One of the main weapons against 1.e4 is the French Defense (1…e6) and a very popular variation of this defense is the so-called Winawer Variation which arises after the moves: 1.e4 e6 2.d4 d5 3.Nc3 Bb4 4.e5
The positions arising from this variation usually yield a thick central pawn structure with white pawns on c2-c3-d4-e5 and black pawns on e6-d5-c5 or c4.
In this peculiar pawn structure, both sides have very well defined plans. White usually starts actions on the kingside and black attacks on the queenside.
However, both sides need to pay close attention to the each other’s plans. The game is often a positional battle with both sides aiming at different goals; black wishes to exploit the weakness of white’s structure and white is after the black king.
In this article, we will highlight some of the key ideas, or patterns for black in order to help you understand this variation.
Since the trade on c3 has left the square a4 permanently weak, it is a good idea for black to place a piece on that square. It is often the queen who goes to a4, but it could sometimes be a bishop or a knight. It is important to know that from this square the queen or the bishop has a major impact on the position by hitting the Achilles heel c2.
If white is not careful, this could be devastating. In other words, if black’s pressure on the queenside outweighs white’s initiative, black is doing great.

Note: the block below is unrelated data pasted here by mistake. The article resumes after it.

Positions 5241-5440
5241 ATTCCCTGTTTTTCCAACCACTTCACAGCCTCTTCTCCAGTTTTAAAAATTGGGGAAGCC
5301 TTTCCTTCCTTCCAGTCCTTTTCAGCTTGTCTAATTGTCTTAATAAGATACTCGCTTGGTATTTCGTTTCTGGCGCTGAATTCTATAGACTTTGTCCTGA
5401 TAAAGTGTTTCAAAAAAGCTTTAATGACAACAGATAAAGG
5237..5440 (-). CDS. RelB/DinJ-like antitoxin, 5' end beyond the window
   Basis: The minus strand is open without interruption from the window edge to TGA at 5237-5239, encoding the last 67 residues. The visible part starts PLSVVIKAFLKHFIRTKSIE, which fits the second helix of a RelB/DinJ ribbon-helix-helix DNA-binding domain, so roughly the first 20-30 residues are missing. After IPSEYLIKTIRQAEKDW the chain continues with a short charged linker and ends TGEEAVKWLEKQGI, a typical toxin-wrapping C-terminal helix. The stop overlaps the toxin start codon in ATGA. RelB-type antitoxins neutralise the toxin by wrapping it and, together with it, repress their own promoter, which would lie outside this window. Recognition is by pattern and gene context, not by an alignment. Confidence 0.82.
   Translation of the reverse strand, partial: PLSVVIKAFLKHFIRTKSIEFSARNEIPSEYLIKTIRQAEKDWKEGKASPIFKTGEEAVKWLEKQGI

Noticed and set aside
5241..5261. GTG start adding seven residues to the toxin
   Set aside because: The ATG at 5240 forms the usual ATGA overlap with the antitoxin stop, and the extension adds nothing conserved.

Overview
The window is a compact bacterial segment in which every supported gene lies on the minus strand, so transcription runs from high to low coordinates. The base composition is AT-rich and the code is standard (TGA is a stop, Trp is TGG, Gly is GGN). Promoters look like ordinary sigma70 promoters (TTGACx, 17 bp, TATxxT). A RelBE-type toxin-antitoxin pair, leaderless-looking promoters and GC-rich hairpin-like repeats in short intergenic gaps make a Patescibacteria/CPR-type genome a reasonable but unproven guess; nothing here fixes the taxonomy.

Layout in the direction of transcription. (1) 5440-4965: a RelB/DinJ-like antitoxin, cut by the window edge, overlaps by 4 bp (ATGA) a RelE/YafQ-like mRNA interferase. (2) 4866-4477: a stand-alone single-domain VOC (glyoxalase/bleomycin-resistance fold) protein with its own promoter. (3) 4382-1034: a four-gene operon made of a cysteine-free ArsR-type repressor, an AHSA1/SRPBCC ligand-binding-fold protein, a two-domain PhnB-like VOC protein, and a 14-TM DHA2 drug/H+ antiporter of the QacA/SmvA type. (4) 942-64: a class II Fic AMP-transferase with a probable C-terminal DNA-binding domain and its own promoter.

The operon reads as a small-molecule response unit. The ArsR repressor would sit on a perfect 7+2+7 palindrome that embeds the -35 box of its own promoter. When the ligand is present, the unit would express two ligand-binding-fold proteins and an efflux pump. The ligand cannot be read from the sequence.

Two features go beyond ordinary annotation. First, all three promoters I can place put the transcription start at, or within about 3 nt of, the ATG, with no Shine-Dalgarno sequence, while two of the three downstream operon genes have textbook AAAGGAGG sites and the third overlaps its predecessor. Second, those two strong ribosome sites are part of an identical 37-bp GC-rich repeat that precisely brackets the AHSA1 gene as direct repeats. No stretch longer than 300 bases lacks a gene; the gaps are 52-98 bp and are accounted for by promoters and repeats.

Let’s see the following examples:
The position above happened in the game Polgar,J – Morovic,I Buenos Aires 1992 and many other games as well. Black continued with 9…Bd7! A good idea to start the development with the bishop move and not the knight, heading to the a4 square to put pressure on c2.
White answered with the normal 10.Nf3 Ba4 and now 11.Bd3? A regular developing move, but one that in this position cost white the initiative and allows black to fulfill his dreams of freezing white’s attack before it even begins.
See the position, can you see how to exploit 11.Bd3?
See the game here:
It is no secret that the well-known “French bishop” is one of the black’s main concerns in his position. The trade of this bishop for his counterpart could improve black’s chances greatly.
Not only would he solve the problem of keeping a bad piece, but also white’s light squares would be considered weak, especially c4. In many games of Geller and Jussupow, we can find this plan being executed with excellent results.
When black obtains this favorable trade he can feel relieved that white’s attack will no longer have the same ammunition.
See the following game as an example:
Undermining white’s center is perhaps black’s main strategy. This can be done either from the queenside, by attacking the base of the pawn chain or it could be done from the kingside, by attacking the most advanced pawn, the spear on e5.
In order to do this, black usually closes the tension on the queenside with c5-c4 and only then plays f6. It can be done without c4, but then the consequences of white blowing up the center with c3-c4 are difficult to evaluate.
The benefits of playing f6 are a few; it prevents white from a future plan with f4-f5, cramping even more black’s position, it opens the F file, but most importantly, it opens a route of improvement for our bad bishop via d7-e8-g6.
As usual, studying the classics is a great way to comprehend the ideas behind openings. In the following game, Botvinnik executes this plan with clarity and wins a nice game against the legendary player Milner Barry
We hope you have enjoyed this article and learned more about the wonderful Winawer variation. Thank you for reading and feel free to comment and share this article.